Study Guide

To Build a Fire Pride

By Jack London


It was a clear day, and yet there seemed an intangible pall over the face of things, a subtle gloom that made the day dark, and that was due to the absence of sun. This fact did not worry the man. He was used to the lack of sun. It had been days since he had seen the sun, and he knew that a few more days must pass before that cheerful orb, due south, would just peep above the sky line and dip immediately from view. (1)

It's been days since the man saw the sun, but he's not all that concerned about it. Now this wouldn't be such an important quote, if it weren't for the fact that this guy is still a newcomer to the Yukon. This lack of concern suggests that he thinks he knows more about the Yukon than he actually does.

He was bound for the old claim on the left fork of Henderson Creek, where the boys were already. They had come over across the divide from the Indian Creek Country, while he had come the round-about way to take a look at the possibilities of getting out logs in the spring from the islands in the Yukon. (4)

This quote is really easy to miss, but it tells us a crucial piece of information about the main character. He has voluntarily separated from the boys he so badly wants to get back to in this story. This is very surprising, considering that the man is still new to the Yukon. Perhaps more than any other detail in the text, this one conveys just how cocky (and possibly reckless) the man is about his chances for survival in such a harsh climate.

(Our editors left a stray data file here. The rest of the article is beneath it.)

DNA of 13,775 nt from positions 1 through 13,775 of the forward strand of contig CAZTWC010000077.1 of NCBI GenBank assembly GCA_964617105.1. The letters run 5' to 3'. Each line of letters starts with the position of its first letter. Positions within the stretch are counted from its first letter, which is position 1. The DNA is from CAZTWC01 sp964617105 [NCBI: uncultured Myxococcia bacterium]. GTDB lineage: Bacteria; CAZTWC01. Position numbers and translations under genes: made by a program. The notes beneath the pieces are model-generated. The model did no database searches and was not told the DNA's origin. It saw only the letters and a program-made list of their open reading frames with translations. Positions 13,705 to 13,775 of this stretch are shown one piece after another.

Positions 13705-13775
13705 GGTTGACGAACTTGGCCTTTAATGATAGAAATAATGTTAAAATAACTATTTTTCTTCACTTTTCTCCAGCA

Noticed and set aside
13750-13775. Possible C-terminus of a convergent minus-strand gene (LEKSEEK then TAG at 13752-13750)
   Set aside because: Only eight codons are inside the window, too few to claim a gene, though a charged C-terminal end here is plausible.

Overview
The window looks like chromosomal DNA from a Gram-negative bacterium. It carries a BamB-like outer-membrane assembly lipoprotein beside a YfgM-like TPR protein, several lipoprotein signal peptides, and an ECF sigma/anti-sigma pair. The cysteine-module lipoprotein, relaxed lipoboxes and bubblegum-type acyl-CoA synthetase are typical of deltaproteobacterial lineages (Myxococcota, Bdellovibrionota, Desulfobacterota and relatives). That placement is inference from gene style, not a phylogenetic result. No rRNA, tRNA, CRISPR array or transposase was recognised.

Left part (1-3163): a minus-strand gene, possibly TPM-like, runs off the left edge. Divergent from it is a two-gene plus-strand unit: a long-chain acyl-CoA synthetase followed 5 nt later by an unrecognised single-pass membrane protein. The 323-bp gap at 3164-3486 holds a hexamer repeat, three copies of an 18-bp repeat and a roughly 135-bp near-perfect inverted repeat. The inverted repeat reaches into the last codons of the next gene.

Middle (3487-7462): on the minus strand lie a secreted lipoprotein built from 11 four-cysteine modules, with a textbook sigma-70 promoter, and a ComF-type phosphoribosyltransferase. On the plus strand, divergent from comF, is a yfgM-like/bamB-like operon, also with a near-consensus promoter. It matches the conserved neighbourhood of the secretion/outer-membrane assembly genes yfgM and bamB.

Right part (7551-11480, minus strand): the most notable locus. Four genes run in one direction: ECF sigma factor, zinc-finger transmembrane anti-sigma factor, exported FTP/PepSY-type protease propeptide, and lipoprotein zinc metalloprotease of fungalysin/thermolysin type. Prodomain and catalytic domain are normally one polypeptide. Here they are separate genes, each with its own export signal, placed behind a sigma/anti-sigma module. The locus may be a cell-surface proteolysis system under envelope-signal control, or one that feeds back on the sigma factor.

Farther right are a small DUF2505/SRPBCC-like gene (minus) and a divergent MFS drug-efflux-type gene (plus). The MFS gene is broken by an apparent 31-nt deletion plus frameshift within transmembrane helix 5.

He had had no chance to take a bite of biscuit. He struck his fingers repeatedly and returned them to the mitten, baring the other hand for the purpose of eating. He tried to take a mouthful, but the ice muzzle prevented. He had forgotten to build a fire and thaw out. He chuckled at his foolishness, and as he chuckled he noted the numbness creeping into the exposed fingers. (14)

In this quote, the guy chuckles at the fact that his face is frozen. Um, excuse us? He really doesn't seem to be getting the point, which is that it's really, really cold out. He even chuckles as he notices his fingers getting numb. This one line, in a sense, is a microcosm of everything that's about to happen. The cold creeping into his fingers is exactly what will destroy his last failed attempt to build a fire and save himself. This early in the story, though, the man is still chuckling about this, finding it all pretty hilarious.

He remembered the advice of the old-timer on Sulphur Creek, and smiled. The old-timer had been very serious in laying down the law that no man must travel alone in the Klondike after fifty below. Well, here he was; he had had the accident; he was alone; and he had saved himself. Those old-timers were rather womanish, some of them, he thought. All a man had to do was keep his head, and he was all right. Any man who was a man could travel alone. (21)

This quote draws a direct connection between the man's pride and his sense of masculinity. He criticizes the old-timer for being too womanish, and doesn't seem to have any appreciation for the fact that this old-timer probably knows a lot more about the Yukon than he does.

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